As the world scrambles to promote social distancing during the coronavirus (COVID-19) pandemic, Uganda is one of the select countries using police force to break up large groups. As of April 1, the Ugandan Ministry of Health has confirmed 44 cases of COVID-19, far fewer than most countries at this time. Unfortunately, the Ugandan police are using this new law as an opportunity to continue to abuse LGBTQ citizens.
Uganda made global headlines in 2014 for its anti-homosexuality law that made “carnal knowledge” between people of the same sex punishable by the death penalty. After international outcry, the parliament annulled the law later that same year, but it was re-introduced and almost passed multiple times in the years since. The bill had the support of President Yoweri Museveni, who is still in power today. Homosexual acts in Uganda are currently punishable by up to life in prison.
Homosexual acts in Uganda are currently punishable by up to life in prison.
Children of the Sun Foundation (COSF), a Ugandan nonprofit led by and advocating for LGBTQ youth and sex workers, operates multiple programs and services, including an LGBTQ youth shelter in Kyengera, just outside of the capital city of Kampala. The shelter provides accommodation to those with nowhere else to go, often people facing family rejection. Twenty-one young LGBTQ people, including gay men, bi men, and trans women, were living at the shelter on Sunday, March 29, when the police came.
Officers arrested all of the residents, as well as two staff members, taking them to Nkokonjeru police post in Kyengera after about an hour of questioning and harassment, which included a local mayor using a long stick to hit those he interrogated. A local media outlet broadcasted a video of the event, publicly outing the residents, as well as including commentary from community members who lived near the shelter and didn’t want gay people in their neighborhood. (NewNowNext has reviewed the video, but has chosen not to link to it and further publicize the youths’ identities.)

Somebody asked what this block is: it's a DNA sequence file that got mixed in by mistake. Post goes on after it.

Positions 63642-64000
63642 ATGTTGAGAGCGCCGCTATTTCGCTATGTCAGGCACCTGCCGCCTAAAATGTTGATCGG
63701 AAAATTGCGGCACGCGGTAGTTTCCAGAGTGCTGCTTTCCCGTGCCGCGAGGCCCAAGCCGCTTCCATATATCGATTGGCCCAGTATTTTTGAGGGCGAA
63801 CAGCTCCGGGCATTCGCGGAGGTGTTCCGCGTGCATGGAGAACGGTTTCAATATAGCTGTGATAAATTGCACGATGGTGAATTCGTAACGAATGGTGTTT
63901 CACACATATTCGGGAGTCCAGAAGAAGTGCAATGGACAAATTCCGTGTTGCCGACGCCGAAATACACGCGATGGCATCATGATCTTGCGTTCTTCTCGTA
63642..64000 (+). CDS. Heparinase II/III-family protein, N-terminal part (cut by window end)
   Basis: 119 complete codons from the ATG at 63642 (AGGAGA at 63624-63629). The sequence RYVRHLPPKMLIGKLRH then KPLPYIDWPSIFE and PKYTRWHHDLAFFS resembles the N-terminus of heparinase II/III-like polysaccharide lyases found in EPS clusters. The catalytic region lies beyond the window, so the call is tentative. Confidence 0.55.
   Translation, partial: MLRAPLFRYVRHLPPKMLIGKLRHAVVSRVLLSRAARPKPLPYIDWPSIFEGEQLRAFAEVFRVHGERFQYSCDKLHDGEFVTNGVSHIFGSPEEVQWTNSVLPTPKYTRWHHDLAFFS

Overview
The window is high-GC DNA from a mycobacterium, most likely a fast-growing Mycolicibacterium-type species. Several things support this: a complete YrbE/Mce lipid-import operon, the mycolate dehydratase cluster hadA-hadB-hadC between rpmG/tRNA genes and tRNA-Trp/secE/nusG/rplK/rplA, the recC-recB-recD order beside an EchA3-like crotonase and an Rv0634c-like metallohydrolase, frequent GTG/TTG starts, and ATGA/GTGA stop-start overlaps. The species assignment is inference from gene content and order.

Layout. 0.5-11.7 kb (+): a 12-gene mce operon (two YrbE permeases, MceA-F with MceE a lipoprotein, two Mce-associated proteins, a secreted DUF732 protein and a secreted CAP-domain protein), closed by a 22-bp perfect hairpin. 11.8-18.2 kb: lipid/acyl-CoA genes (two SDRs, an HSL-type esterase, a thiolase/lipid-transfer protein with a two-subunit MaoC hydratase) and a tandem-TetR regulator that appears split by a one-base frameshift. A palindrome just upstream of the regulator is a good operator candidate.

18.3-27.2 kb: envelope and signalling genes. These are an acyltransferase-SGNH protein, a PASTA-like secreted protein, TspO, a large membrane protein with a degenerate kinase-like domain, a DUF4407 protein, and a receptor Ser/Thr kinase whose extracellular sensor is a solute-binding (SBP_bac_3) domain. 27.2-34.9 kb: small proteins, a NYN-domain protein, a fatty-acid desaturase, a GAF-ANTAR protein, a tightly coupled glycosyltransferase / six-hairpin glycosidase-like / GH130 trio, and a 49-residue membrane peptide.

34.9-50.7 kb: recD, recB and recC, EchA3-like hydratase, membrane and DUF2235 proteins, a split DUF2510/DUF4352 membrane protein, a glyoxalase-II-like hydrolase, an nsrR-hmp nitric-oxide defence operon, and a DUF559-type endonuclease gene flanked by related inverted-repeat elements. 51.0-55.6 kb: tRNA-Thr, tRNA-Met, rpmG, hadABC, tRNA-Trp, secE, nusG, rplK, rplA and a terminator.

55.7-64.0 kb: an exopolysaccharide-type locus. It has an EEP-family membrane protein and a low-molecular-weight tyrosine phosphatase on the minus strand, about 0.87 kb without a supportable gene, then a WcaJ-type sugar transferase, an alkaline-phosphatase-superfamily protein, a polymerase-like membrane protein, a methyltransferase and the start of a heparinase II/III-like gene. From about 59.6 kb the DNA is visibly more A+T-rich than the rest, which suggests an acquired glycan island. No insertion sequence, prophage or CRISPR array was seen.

After police took the 23 people away, the raid continued when officers searched for supposed evidence of homosexual activity, collecting condoms and PrEP pills. At the station, the police decided not to charge the prisoners with homosexuality, but instead accused 20 of them with “doing neglect act [sic] likely to spread infection of disease” and “disobedience of lawful order.” While President Museveni has ordered everyone to stay inside to prevent the spread of the coronavirus, those arrested were inside the only home they had, raising concerns that the social distancing laws were only an excuse to carry out a homophobic raid.
These arrests exposed the global crisis of LGBTQ homelessness. Research by Chapin Hall at the University of Chicago found that LGBTQ teens in the U.S. are 120% more likely to experience homelessness than their non-LGBTQ counterparts. Comparable stats, however, are not available for African countries. However, it’s clear that, with no accepting family offering a home in which to quarantine, queer youth around the world who live in shelters like COSF’s are more vulnerable to the virus.